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Our expectations of what it’s like to live with a thyroid condition verses the actual reality can be quite different. How many of us are told that treatment and management are straight forward, yet they turn out to be anything but?
Written by Nadha Hassen, Thyroid Cancer Survivor
Thyroid Cancer: Expectations vs. Reality
September is Thyroid Cancer Awareness Month. Incidentally, it is also the month when I had my total thyroidectomy five years ago.
As I approach this milestone, I have reflected quite a bit on the difference between expectations and reality. My personal experience with thyroid cancer and the reality of it was very different from what I anticipated and from what I was led to expect.
What The Doctors Said
All my doctors were saying that after my surgery and thyroidectomy, I would go on this little pill that would replace my thyroid functions completely and that my life would go back to normal. Prior to my actual diagnosis, I was told time and time again that thyroid cancer was “highly unlikely” in my case, informed that we didn’t even really need to do a biopsy and was questioned regarding my decision to do a biopsy versus just monitoring the lump on my neck – because it was most likely benign.
After my diagnosis, I was informed time and time again that thyroid cancer was easily treatable, had a great prognosis and anyway, it was the “best cancer to have”. I was also told that I was unlikely to need further treatment.
What I Expected
Now to be clear, I am incredibly grateful that thyroid cancer usually has a good prognosis. It needs to be said because too many people often find it necessary to remind me of that fact. I am well-aware. Too often, we forget that people should be given the space to feel all the emotions that come with a diagnosis, feelings that should not be minimized.
So I went into treatment with equal parts resigned determination and cautious optimism. I had a plan and was ready to take on what came my way. I didn’t have too many expectations, but I did have enough of them.
I would go back to school and complete my Master’s degree.
I would get back to doing my work.
I could move on with my life and forget about it all.
And sure enough, I moved on with my life but my reality looked different.
I needed to get radioactive iodine (RAI) treatment because I had an aggressive variant and the cancer had already spread into some of the surrounding lymph nodes.
I needed to go on medical leave from school so I got my degree later than I expected.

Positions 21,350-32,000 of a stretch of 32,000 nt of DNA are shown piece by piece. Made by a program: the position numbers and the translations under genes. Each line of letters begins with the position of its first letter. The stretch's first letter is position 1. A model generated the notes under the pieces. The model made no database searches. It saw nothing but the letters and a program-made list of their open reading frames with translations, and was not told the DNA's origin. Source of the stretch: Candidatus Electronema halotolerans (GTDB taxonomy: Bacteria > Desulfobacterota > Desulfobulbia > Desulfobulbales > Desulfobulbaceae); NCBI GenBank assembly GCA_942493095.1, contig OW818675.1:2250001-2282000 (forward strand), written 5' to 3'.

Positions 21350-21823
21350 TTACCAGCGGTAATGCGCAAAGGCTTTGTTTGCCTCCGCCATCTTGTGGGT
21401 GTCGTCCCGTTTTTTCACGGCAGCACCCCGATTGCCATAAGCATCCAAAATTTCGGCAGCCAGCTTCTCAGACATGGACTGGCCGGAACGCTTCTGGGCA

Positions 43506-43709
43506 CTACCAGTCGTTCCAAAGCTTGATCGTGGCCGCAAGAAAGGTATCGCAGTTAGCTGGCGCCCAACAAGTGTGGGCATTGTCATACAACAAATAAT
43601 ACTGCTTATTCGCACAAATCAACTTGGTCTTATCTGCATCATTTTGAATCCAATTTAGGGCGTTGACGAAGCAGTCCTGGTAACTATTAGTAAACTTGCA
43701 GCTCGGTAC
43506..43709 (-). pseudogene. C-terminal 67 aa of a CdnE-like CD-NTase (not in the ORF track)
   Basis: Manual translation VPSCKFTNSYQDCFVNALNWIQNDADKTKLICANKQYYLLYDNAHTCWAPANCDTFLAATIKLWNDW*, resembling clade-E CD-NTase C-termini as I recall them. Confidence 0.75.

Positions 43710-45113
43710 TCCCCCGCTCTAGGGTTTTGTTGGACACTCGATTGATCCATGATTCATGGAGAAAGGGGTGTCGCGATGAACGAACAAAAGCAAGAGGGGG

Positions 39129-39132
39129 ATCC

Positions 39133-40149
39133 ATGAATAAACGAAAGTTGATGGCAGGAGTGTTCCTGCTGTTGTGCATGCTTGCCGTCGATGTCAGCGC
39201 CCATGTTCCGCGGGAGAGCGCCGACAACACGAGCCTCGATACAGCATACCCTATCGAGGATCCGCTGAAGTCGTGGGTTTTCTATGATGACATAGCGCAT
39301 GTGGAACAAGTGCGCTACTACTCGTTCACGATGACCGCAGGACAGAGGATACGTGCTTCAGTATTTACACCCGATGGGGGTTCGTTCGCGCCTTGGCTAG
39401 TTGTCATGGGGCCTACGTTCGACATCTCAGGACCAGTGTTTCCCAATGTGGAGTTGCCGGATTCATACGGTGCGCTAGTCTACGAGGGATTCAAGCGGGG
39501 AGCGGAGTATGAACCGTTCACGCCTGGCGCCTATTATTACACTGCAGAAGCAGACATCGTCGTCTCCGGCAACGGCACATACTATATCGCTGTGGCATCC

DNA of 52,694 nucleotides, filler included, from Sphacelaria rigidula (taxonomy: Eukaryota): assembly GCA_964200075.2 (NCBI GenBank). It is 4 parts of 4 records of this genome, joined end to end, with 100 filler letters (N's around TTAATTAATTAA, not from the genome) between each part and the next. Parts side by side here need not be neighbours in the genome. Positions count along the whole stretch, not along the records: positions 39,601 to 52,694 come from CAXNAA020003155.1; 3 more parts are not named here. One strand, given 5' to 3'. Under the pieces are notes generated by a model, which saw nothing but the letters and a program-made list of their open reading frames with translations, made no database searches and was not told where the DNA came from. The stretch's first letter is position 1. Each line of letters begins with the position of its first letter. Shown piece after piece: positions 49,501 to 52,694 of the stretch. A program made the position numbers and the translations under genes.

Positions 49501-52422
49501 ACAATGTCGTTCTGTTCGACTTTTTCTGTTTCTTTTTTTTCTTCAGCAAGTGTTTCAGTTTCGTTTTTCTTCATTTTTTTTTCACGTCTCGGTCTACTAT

Being in isolation for three days during RAI while being severely hypothyroid was lonely, frustrating and exhausting – no matter how prepared I was to entertain myself and how comfortable my family had helped make the lead-lined room.
I had to deal with severe chronic symptoms and shortly after my RAI treatment, I was diagnosed with fibromyalgia.
When I went back to work, I had to negotiate work accommodations with a not-so-understanding boss man.
I began to feel like I needed to prove myself at work and show that I was worth keeping around. So I pushed myself.
My quality of life was much worse than I expected because well, for one, I no longer had a thyroid and two, treatment took its toll on my body.
I have figured it out every step of the way and continue to do so. I have grown so much in these past five years and I am finally feeling better than I have in a long time.
The truth is that reality was much harder than I expected. It was so much harder than any of my health care providers led me to believe. And it’s okay to stay positive and expect the best. There are definite advantages to having a positive outlook. However, it is important not to underestimate thyroid cancer and the impact it can have on your life, especially your quality of life.
Over the years, I’ve connected with so many people who didn’t have the right (or enough) information, resources and support to stop things from getting really bad. It’s important to be as proactive as possible when it comes to your health, understanding the function of the thyroid and the potential impacts of not having it anymore. As unfair as it is, many patients with thyroid cancer have had to advocate for themselves in order to be heard or be taken seriously by health care providers.
Unfortunately, I continue to have my symptoms minimized and so it is necessary for me to be an active participant in my health and to advocate for what I need. It’s important to stay informed, be proactive and flexible in negotiating all the transitions that thyroid cancer will bring.
by Nadha Hassen, MPH, PhD student
Nadha Hassen is a health researcher, chronic illness advocate and the founder of Thyroid Transitions. She also co-created Thoughtful Thyroid, an online platform hosting courses for thyroid patients.
As someone living with thyroid cancer, she is passionate about sharing knowledge and resources to guide others with thyroid issues to advocate for themselves and live fully, consciously and with joy.
Her work for Thyroid Transitions can be found across facebook, instagram and the website.
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